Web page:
[Excerpted from the December 2007 issue of Otaku USA Magazine.]
This right here is everyone’s worst nightmare, so try not to get too scared! You hit up the local comic shop one day; it’s a fine, breezy afternoon. The sun is out, kids are playing at the park down the road, and you smile cheerfully as the entrance ring-rings your arrival. The comforting air of cartoon paper wafts past as you pick up some manga, or perhaps a magazine, and head to the counter. Just then, the faint rumble of thunder sounds in the distance. This is the part where the narrator holds a flashlight below his horrifying grimace. This is the twist.
The shopkeep looms over you, cracking crusted knuckles while scanning your barcodes. An acne-scarred face pops and fizzes at each mocking guffaw as he … she … no, it scrutinizes your purchases. As its grubby paw reaches for your money, you snap. “Hey, pal, just who do you think you are!?•bCrLf A fair question. “Who am I?•bCrLf The older, disheveled clerk moans before a dramatic pause. “I’m YOU!•bCrLf The beast points, cackling like a mad jackal as you flee in terror.
Therein lies a bone-chilling twist to the premise of Noein, a time-shifting show that brings the past, present, and future crashing together with a devastating blow of apocalyptic urgency.
I Against I
Unfortunately, there aren’t any portly comic peddlers in this show, but the connection between our time and that of a ruined dimension 15 years in the future is the crux of this 24-episode series helmed by Kazuki Akane (Vision of Escaflowne, Heat Guy J). Noein follows Haruka Kaminogi and Yuu Gato and their ragtag group of friends as they do what most 12-year-olds do: have fun. They galavant around scenic Hakodate, plan tests of courage that involve ghost-hunting at night, and generally behave like, well, children.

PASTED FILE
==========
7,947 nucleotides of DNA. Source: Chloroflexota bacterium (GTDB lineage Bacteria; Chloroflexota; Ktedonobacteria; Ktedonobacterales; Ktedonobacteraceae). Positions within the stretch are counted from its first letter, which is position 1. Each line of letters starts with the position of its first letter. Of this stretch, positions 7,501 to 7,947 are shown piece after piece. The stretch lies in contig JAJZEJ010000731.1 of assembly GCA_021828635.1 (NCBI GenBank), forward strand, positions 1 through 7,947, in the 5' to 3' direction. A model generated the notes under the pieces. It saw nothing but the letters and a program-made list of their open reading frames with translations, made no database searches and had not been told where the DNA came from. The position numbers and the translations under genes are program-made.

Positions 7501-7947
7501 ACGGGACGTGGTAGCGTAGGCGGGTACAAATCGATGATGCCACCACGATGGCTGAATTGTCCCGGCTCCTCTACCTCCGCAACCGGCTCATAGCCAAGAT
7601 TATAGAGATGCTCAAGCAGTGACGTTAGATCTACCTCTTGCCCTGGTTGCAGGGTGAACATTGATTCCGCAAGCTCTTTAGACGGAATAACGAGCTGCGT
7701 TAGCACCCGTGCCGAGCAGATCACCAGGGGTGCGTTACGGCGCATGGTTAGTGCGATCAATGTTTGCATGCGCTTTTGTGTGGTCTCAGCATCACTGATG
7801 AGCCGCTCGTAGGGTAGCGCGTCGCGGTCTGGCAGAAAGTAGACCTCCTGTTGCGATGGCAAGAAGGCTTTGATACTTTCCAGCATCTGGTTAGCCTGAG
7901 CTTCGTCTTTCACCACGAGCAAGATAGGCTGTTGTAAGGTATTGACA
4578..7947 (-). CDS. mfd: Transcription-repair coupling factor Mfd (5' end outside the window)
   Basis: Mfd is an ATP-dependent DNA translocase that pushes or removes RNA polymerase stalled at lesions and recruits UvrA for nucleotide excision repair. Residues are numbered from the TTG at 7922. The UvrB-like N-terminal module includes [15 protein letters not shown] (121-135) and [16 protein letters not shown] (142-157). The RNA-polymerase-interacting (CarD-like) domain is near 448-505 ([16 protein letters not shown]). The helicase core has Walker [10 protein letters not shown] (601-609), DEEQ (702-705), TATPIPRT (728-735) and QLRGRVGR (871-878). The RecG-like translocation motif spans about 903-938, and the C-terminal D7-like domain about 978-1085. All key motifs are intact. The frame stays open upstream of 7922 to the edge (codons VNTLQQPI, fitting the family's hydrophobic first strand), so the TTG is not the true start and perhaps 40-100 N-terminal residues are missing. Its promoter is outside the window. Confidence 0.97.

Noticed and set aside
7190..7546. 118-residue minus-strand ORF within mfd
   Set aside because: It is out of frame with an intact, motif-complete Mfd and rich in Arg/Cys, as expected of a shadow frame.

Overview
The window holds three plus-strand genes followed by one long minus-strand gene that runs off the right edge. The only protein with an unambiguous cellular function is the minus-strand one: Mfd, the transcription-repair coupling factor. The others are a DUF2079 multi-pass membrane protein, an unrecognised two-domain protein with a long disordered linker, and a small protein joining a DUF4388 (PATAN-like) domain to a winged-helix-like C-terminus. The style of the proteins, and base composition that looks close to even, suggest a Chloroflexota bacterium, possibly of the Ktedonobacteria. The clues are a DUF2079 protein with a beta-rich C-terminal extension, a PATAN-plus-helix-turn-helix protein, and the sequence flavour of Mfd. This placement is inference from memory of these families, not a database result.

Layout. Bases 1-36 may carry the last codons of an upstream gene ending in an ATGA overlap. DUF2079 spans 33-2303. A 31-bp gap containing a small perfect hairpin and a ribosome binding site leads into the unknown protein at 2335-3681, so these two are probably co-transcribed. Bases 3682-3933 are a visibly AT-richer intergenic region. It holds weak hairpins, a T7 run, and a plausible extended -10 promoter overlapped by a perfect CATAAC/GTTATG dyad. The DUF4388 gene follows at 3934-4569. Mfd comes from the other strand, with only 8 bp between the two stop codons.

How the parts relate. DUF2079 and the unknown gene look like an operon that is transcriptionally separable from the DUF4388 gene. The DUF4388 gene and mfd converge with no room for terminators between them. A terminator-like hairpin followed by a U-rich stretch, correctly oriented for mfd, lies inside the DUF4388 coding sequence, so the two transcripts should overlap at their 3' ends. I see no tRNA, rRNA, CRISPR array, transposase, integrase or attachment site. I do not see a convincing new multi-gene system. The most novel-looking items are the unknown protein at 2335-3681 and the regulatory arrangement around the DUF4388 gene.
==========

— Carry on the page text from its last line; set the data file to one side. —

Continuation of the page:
Yuu is a bit different, though. He’d love to spend all of his time with his buddies, especially the cute and precocious Haruka, but his mother has him on a tight leash. She overbearingly demands his attention be centered squarely on his studies, with most, if not all, of the fading summer devoted to cram school. Boring! What a perfect excuse to sneak out and have a good time with his friends.
That night, consisting of the aforementioned “test of courage,•bCrLf was never meant to go quite the way they planned. One might be tempted to say that they got what they asked for when it seems like they’ve found an honest to goodness ghost, but this isn’t anything like the graveyard apparition they were expecting. What they find in the darkness is a cloaked man with flowing white hair, and when Yuu asks him who he is he makes like the comic guy and says “I’m you!•bCrLf
The strange thing is, he just might be! The man that claims to be Yuu from 15 years in the future introduces himself as Karasu (Crow) and insists that Haruka possesses something that he seeks called the Dragon Torque. From there, we meet more members of the Dragon Cavalry that Karasu is a part of, and slowly learn of the importance of Haruka’s supposed power and its ability to make or break this strange world from the far reaches of time and space known as La’cryma.
Feel My Cosmos
These warriors from beyond our time remain tethered to their world via a cable system not unlike something an old-time deep-sea diver would use. Imagine the surface of the ocean as a separator of two entirely unique worlds and it paints a clear enough picture of their dimension-hopping survival mechanics. Much more ambiguous is the power held by Haruka’s Dragon Torque, which occasionally appears as a golden choker around her neck. The only thing that’s apparent about it for a good portion of the series is that the strangers from La’cryma want it badly enough to fight amongst themselves plenty, skirmishes that chiefly take place between Karasu and the brash and wicked Atori.